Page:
This time last year, Australia had a plebiscite on same-sex marriage. Religious conservatives were fighting to preserve a public statement of discrimination against queer people in legislation, the law of the land. They lost, and a commission on religious freedom was established. A leak this week revealed that the report recommends legislation to allow religious schools to fire queer teachers and expel queer kids.

Now, as David Marr wrote in The High Price of Heaven way back in 1999, it was already legal to fire queer teachers and expel queer kids. Religious institutions were exempted  from having to comply with anti-discrimination protections from the very beginning. (The only exceptions are Queensland and Tasmania; WA has announced it plans to join them.) This included religious schools, hospitals, homelessness and family violence refuges.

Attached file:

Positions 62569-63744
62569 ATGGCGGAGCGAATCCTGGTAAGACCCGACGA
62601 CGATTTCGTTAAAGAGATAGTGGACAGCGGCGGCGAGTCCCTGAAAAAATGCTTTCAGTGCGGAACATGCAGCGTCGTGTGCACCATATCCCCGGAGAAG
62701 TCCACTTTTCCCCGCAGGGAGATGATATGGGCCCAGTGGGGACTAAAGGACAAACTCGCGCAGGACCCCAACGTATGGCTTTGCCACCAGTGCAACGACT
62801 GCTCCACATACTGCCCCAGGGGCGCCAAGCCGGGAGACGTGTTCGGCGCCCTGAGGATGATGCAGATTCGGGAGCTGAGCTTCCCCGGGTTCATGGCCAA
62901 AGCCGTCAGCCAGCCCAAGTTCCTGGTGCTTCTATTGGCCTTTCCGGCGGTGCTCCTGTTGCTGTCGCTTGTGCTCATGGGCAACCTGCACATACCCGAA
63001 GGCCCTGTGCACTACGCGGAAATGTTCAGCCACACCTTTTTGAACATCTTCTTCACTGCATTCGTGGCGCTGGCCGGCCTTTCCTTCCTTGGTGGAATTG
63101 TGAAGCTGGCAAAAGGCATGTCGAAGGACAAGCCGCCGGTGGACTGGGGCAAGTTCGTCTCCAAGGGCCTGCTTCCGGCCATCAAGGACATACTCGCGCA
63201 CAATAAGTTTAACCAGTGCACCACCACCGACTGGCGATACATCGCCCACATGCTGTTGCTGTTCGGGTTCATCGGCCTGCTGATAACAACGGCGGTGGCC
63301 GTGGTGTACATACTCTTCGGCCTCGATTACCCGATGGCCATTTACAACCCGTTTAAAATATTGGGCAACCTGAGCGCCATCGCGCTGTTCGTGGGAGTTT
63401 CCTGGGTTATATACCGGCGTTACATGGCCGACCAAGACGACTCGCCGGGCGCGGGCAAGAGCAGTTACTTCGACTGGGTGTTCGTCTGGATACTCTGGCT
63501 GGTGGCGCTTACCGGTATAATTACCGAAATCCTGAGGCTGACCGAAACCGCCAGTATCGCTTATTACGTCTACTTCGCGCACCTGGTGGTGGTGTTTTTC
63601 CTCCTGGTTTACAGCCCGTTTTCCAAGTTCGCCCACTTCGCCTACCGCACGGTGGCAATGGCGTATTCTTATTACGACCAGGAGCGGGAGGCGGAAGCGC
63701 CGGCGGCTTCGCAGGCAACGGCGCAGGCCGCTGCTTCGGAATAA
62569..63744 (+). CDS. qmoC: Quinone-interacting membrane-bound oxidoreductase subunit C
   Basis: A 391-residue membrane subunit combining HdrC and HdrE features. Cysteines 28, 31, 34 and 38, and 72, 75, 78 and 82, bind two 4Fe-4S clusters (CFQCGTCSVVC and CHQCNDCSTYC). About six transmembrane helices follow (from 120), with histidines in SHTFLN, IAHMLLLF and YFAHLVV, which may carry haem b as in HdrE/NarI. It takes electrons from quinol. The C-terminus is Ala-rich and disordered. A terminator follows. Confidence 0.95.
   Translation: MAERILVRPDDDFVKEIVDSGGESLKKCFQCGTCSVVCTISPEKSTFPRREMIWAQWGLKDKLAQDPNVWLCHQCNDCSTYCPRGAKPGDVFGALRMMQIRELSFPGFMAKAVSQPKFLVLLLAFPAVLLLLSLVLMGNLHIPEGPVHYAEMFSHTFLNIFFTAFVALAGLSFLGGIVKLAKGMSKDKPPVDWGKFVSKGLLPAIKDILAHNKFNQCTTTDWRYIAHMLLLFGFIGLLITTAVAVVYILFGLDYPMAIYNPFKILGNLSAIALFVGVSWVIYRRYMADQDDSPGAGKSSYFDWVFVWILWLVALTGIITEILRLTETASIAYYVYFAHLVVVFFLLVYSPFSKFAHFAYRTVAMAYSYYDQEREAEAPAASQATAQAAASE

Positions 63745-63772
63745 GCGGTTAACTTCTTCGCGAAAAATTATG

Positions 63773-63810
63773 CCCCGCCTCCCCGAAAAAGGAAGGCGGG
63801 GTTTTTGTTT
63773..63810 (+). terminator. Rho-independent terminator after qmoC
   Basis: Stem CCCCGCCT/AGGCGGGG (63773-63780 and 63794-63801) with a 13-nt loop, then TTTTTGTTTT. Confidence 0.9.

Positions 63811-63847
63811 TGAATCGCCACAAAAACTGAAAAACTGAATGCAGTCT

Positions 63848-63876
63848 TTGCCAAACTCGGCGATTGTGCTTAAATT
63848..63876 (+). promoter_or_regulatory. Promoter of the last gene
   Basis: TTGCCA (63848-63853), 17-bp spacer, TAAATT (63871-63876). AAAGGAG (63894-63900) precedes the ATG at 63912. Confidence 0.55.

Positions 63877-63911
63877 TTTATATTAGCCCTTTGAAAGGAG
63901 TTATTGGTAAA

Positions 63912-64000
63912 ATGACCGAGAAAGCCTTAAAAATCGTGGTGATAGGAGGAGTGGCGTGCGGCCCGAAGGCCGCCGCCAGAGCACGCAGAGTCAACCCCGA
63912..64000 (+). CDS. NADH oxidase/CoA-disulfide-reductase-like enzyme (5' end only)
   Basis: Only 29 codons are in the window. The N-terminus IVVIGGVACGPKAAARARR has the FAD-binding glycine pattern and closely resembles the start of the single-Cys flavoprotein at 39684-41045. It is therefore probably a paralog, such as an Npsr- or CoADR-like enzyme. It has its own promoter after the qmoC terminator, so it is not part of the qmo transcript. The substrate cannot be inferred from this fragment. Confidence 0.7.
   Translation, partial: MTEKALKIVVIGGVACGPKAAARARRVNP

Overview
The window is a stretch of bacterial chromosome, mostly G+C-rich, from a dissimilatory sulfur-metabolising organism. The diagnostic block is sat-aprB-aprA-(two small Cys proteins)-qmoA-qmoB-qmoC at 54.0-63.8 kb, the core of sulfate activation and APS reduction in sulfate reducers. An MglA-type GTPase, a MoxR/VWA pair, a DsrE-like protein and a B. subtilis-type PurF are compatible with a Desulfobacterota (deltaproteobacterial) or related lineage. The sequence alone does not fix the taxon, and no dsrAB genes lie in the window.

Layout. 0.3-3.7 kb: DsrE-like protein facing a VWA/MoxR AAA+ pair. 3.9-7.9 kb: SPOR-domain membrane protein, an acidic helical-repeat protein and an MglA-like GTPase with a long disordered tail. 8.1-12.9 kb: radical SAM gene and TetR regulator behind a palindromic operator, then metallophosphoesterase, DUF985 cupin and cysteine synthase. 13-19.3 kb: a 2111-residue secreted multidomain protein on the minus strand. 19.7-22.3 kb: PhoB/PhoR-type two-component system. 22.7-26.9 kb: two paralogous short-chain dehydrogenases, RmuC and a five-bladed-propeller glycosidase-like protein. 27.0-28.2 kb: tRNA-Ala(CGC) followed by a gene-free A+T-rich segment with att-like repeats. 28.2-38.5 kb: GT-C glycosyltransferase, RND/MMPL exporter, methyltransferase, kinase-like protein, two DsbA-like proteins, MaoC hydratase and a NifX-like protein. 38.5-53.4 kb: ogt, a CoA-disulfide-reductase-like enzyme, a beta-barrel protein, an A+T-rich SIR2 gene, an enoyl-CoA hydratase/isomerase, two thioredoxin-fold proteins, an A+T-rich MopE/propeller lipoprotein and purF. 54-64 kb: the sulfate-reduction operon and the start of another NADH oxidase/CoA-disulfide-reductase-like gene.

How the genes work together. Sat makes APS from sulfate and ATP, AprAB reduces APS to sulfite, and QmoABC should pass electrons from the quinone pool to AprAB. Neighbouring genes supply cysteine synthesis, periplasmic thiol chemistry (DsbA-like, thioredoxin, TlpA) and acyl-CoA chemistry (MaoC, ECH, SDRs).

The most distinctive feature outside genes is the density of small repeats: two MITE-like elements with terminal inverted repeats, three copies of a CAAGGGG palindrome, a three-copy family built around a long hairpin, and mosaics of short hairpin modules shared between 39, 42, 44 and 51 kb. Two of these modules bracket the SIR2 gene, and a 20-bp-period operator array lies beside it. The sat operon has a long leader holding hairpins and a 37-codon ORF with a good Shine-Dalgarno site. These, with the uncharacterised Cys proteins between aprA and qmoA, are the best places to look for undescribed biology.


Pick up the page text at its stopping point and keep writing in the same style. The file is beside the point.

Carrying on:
As soon as the recommendation leaked, there was a counter-leak claiming that really, the recommendation aims to constrain the right of religious schools to expel queer kids, by requiring them to disclose upfront to prospective students and parents that their policy is to expel any student found to be queer.

There are a few things I want to note about that.

The proposal represents an attempt to get permission to discriminate against queer people and relationships into public law. That violates the harm principle: the government does not regulate conduct that does not cause harm to another person. Queer people and relationships don’t cause anyone harm. The peaceful existence of people and conduct of whom or which you disapprove is not harm.